FORTUNE – Since the Great Recession, countless Americans have shunned the idea of taking on more debt. Homeowners discovered that stretching to buy bigger houses would result in years of financial turmoil. Jobless college grads unable to pay down their student loans now wonder if their degrees are really worth it. And as Europe grapples with its own debt problems, Washington lawmakers struggle to find a way to reduce the U.S. deficit.
Indeed, many have learned a few harsh lessons. But debt isn't always a bad thing. More of it can reflect a healthy economy -- one where consumers, as well as lenders feel comfortable taking on more risks.
Young adults, however, haven't taken on nearly as much debt as their parents. It's uncertain if the trend will continue as the economy improves, but for now, those under 35 years old have shed debt faster than older ones, according to a report by Pew Research Center released last week. The study doesn't say if this is a good or bad development, but many signs suggest the drop means Millenials are more anxious than responsible about their finances.
It's a negative sign. The Federal Reserve's policies to keep interest rates super-low has spurred more home and car sales by getting consumers to borrow more, but it appears young adults have benefitted less from the central bank's bond-buying program.
Across households headed by people under 35 years old, median debt fell by 29% to $15,473 in 2010, compared with $22,000 in 2007, according to the report. That compares with a much smaller 8% drop at households headed by those 35 and older during the same period.
To be sure, the decline partly reflects a fall in home loans and purchases by young adults. This doesn't necessarily signal that younger people aren't able to afford a house, since many have been delaying marriage (which is typically followed by homeownership) for various reasons. However, the share of first-time homebuyers typically comprised of young adults has fallen. And young people are less willing to take on credit card debt and auto loans, suggesting they aren't in financial positions to commit to monthly payments. Compared with 50% in 2001, only 39% of young households in 2010 had credit card debt. When it comes to vehicles, 73% of households headed by an adult younger than 25 years old in 2001 owned or leased at least one vehicle. By 2011, that share fell to 66%.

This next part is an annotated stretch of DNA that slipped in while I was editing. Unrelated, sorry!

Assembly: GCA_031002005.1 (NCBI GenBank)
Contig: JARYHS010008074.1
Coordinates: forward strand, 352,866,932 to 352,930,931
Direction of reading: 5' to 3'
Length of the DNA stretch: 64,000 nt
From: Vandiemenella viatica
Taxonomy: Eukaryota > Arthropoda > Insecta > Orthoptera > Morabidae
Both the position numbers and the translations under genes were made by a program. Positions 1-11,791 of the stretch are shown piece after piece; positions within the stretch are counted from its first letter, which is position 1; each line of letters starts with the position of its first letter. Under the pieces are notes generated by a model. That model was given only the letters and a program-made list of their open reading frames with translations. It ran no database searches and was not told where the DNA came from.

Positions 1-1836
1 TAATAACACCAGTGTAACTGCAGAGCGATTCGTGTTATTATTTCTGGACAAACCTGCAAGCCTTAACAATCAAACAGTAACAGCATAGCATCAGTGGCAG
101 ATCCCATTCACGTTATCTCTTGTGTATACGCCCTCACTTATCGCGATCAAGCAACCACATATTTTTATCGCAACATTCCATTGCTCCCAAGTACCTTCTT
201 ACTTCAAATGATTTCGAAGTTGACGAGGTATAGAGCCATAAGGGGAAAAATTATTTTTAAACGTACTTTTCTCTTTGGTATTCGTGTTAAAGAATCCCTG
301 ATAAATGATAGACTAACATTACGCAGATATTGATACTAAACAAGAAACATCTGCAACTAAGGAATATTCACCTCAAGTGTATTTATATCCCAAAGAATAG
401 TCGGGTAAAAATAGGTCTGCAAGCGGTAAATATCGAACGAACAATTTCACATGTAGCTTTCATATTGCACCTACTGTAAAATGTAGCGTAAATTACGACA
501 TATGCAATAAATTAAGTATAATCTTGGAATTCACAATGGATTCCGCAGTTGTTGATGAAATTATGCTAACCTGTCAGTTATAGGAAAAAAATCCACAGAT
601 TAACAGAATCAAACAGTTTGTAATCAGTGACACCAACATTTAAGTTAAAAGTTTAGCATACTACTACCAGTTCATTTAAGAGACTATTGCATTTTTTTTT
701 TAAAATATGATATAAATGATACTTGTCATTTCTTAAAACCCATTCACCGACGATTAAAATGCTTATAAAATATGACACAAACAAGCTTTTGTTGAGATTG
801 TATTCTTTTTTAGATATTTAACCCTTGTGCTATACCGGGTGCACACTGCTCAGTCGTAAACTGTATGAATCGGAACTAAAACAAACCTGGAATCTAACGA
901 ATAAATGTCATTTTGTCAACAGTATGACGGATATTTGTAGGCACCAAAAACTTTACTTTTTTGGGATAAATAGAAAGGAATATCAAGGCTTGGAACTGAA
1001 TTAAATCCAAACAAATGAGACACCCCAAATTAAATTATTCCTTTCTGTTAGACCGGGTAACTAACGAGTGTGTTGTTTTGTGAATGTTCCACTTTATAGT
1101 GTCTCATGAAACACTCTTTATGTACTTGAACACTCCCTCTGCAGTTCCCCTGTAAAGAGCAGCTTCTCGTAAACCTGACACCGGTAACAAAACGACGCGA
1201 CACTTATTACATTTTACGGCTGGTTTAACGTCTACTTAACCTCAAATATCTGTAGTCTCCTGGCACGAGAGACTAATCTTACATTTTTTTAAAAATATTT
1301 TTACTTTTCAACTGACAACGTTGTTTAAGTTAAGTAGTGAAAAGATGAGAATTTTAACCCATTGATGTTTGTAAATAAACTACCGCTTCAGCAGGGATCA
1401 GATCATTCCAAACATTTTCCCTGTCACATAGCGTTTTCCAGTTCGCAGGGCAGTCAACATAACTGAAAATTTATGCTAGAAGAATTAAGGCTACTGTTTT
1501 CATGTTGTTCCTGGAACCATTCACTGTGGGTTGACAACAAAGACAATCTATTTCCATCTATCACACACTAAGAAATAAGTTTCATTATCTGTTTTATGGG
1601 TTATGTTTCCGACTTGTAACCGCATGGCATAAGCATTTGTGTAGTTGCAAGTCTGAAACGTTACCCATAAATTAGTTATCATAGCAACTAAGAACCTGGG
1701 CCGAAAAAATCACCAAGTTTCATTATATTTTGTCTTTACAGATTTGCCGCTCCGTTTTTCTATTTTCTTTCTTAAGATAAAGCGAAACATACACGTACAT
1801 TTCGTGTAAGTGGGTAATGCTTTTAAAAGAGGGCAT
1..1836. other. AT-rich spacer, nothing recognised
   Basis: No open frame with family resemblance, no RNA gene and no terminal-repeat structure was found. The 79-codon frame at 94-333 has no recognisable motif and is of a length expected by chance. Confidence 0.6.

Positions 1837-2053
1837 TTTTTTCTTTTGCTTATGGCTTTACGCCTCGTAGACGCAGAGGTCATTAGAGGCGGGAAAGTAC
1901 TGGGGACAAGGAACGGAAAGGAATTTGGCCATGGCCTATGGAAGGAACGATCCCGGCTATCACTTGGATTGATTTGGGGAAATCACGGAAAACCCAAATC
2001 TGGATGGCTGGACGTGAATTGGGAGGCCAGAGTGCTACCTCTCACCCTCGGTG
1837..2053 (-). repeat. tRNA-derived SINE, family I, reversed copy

What's maybe most perplexing is that student debt has increased while all other consumer loans fell. Still, roughly three-quarters of household debt for young adults comes from home loans; student debt makes up only 15%.
The study's results are similar to other research looking at the finances of young adults. In a 2012 Rutgers University survey of college graduates, 40% said student debt was making them delay large-scale purchases, such as a house or a car. Faced with big monthly payments, recent college graduates aren't earning as much as graduates before them. The median salary for those graduating between 2009 and 2011 was $27,000 -- $3,000 less than 2007. The difference is significant. It could mean having enough to help with a down payment on a home or spending money for everything from clothes and furniture.
For now, the no-debt Millenials have spawned a generation that rents most everything.
The Fed's bond buying spree has yet to help credit card borrowers.
FORTUNE -- Interest rates are the lowest they have been in decades. But there's little indication the customers of lender Capital One Financial (COF) are benefiting. In the company's most recent quarter, loans made by Capital One, which gets about half its revenue from credit cards, generated nearly $4 billion in interest income. That was $900 million more than MOREStephen Gandel, senior editor - Sep 24, 2012 5:00 AM ET
Policymakers are overlooking a huge opportunity to jumpstart consumer spending. Average credit card interest rates are still a high 14%.
FORTUNE -- Judging by how economists and policymakers appear to have locked in on fixing housing prices and mortgage burdens, consumer spending looks to be the best bet for jumpstarting the economy.
Policymakers are ignoring a huge opportunity on that front, failing to see another burden that caps the spending by the MOREBrendan Coffey, Contributor - Oct 28, 2011 10:28 AM ET
Do we have a credit-card robosigning scandal on our hands?
A report Friday suggests that the banks' contemptible failure to maintain proper records– exposed during the foreclosure scandals of the past year – hasn't been limited to their boom-and-bust mortgage businesses.
JPMorgan Chase (JPM) has dropped more than a thousand debt-collection suits aimed at people who defaulted on their credit cards, the Wall Street Journal reports. The decision to drop some suits in five MOREColin Barr - Jun 24, 2011 9:59 AM ET
If you're expecting a meaningful pickup in consumer leverage you may want to think again.
by Joshua Steiner, Hedgeye
Are consumers cutting debt, shifting debt from one loan to another, or just sitting out of the debt market for a breather? There are three pieces to consumer debt: mortgage debt, credit card debt and installment debt (auto loans and student loans). Taking a close look at each one, there's only one conclusion MORENov 10, 2010 3:27 PM ET
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